# Introduction to Trees

Trees are another data structure we often encounter. They're useful for manipulating hierarchical data, sorting and searching.

# Definitions

- Edge
- Connections between nodes.
- Path
- Connected edges (ways of following lines to get between nodes).
- Height
- Length of longest path from root (i.e. how many levels down the lowest leaf node is).
- Node Level
- Length of path from node to root.
- Balanced
- Tree has the minimal possible height for the number of nodes, and the number of nodes in the left and right subtrees differ by 0 or 1.
- Degenerate
- Tree with maximal height for the number of nodes (e.g. basically a list)
- Descendants
- All nodes below the current node, reachable by a path.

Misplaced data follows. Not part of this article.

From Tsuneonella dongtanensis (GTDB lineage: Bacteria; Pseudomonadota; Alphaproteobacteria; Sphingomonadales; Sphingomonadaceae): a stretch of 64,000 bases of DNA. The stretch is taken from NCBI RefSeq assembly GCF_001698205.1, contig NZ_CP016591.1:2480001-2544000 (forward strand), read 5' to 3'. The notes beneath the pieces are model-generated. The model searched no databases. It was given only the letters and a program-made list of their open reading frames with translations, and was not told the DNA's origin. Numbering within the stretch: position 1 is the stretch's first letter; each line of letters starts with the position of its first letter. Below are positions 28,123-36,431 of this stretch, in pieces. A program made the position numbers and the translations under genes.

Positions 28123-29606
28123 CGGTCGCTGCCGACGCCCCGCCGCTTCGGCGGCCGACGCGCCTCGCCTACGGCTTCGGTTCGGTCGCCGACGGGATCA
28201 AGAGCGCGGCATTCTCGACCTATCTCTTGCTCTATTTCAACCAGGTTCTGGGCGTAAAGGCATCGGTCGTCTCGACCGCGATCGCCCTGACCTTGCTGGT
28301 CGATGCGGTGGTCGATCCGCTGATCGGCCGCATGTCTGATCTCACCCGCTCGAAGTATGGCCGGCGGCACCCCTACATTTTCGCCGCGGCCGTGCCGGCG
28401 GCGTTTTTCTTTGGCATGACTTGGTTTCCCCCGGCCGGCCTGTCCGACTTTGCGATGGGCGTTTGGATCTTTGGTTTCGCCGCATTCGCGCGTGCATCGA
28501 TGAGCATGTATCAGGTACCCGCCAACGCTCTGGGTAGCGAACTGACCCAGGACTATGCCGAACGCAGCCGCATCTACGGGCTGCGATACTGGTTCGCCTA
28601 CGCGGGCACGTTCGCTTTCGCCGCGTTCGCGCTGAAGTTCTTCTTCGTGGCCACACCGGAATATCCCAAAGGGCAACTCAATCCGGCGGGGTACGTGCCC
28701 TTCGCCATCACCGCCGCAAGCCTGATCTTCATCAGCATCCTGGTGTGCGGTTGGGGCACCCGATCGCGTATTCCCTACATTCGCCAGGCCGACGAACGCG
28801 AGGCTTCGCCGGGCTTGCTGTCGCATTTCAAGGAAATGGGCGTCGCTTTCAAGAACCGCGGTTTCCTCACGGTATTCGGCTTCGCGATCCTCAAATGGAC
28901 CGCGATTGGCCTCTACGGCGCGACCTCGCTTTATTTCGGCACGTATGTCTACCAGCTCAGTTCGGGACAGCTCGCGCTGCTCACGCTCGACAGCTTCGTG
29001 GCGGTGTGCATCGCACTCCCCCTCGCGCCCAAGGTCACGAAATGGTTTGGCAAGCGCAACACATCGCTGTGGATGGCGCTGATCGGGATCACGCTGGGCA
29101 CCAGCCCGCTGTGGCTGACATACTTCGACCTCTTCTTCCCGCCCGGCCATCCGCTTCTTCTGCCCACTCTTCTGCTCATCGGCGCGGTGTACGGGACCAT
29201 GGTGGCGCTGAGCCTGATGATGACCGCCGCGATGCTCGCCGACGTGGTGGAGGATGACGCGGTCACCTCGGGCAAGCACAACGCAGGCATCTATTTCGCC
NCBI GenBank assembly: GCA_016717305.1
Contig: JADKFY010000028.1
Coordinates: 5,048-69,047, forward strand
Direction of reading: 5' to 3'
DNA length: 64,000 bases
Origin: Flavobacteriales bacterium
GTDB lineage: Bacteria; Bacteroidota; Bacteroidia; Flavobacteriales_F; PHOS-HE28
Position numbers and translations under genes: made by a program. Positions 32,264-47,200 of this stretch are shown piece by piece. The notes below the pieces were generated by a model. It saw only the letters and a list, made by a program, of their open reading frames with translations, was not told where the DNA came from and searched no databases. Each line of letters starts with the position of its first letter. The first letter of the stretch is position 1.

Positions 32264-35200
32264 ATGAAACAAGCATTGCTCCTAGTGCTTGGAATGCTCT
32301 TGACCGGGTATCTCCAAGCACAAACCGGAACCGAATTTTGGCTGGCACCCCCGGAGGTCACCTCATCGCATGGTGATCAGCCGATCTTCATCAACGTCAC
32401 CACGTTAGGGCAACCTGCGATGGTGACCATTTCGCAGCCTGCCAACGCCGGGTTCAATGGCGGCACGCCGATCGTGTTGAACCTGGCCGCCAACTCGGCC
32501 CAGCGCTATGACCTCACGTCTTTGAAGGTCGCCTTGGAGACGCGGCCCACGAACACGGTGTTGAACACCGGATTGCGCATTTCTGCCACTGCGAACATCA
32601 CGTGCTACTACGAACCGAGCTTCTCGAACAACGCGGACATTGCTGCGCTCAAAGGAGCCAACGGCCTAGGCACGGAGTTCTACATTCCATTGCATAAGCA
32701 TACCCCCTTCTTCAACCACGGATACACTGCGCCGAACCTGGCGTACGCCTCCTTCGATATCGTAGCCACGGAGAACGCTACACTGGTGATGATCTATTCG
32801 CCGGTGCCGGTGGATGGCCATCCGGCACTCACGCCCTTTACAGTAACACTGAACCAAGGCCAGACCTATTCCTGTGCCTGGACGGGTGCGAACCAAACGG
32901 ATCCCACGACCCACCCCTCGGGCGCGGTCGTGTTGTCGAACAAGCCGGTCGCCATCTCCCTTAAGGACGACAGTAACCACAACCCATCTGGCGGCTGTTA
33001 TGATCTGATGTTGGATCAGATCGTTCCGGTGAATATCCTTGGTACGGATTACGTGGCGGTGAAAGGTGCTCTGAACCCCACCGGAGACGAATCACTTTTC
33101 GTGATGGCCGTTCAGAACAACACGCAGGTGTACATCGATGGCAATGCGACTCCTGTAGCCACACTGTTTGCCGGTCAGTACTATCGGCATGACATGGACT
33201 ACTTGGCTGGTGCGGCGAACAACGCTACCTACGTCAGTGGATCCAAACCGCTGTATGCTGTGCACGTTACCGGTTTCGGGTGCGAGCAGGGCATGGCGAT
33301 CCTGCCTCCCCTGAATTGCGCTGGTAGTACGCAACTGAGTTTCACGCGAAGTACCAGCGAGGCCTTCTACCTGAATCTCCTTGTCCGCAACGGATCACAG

- Internal Node
- A node with children.
- External Node
- A leaf node, no children.

# Types of Trees

## Ordered Tree

An ordered tree is, as the name suggests, a tree where the data is ordered based on something such as size.

## Binary Tree

A binary tree is a tree where each internal node (non-leaf node) has at most 2 children.

### Full Binary Tree

In a full binary tree every internal node has **exactly** two children

### Perfect Binary Tree

In a perfect binary tree all leaves are at the same depth. Meaning that each leaf is the same number of levels down from the root as every other leaf.

### Ordered Binary Tree

Essentially a combination of an ordered tree and a binary tree.

The left children <= parent, and the right children >= parent.

It's also called a binary search tree.

### Full m-ary Tree

Each internal node has exactly m children.

# Binary Search Trees

As said above, a binary search tree is an ordered binary tree. More info

# Tree Traversal

There are a number of ways to traverse a tree; depth-first and breadth-first being one way of splitting the two types.